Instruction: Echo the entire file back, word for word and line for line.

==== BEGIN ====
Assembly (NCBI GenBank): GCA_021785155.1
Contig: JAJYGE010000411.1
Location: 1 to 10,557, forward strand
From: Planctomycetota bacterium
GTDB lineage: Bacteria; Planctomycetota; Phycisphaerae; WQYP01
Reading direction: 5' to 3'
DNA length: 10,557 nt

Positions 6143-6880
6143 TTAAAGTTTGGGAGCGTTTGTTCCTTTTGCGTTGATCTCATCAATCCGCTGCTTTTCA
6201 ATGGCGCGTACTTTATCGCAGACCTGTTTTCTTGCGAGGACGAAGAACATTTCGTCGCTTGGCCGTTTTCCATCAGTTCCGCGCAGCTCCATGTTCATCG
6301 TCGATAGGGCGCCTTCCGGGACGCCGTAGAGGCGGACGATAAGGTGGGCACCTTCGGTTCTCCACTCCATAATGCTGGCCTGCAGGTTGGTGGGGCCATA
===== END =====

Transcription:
Assembly (NCBI GenBank): GCA_021785155.1
Contig: JAJYGE010000411.1
Location: 1 to 10,557, forward strand
From: Planctomycetota bacterium
GTDB lineage: Bacteria; Planctomycetota; Phycisphaerae; WQYP01
Reading direction: 5' to 3'
DNA length: 10,557 nt

Positions 6143-6880
6143 TTAAAGTTTGGGAGCGTTTGTTCCTTTTGCGTTGATCTCATCAATCCGCTGCTTTTCA
6201 ATGGCGCGTACTTTATCGCAGACCTGTTTTCTTGCGAGGACGAAGAACATTTCGTCGCTTGGCCGTTTTCCATCAGTTCCGCGCAGCTCCATGTTCATCG
6301 TCGATAGGGCGCCTTCCGGGACGCCGTAGAGGCGGACGATAAGGTGGGCACCTTCGGTTCTCCACTCCATAATGCTGGCCTGCAGGTTGGTGGGGCCATA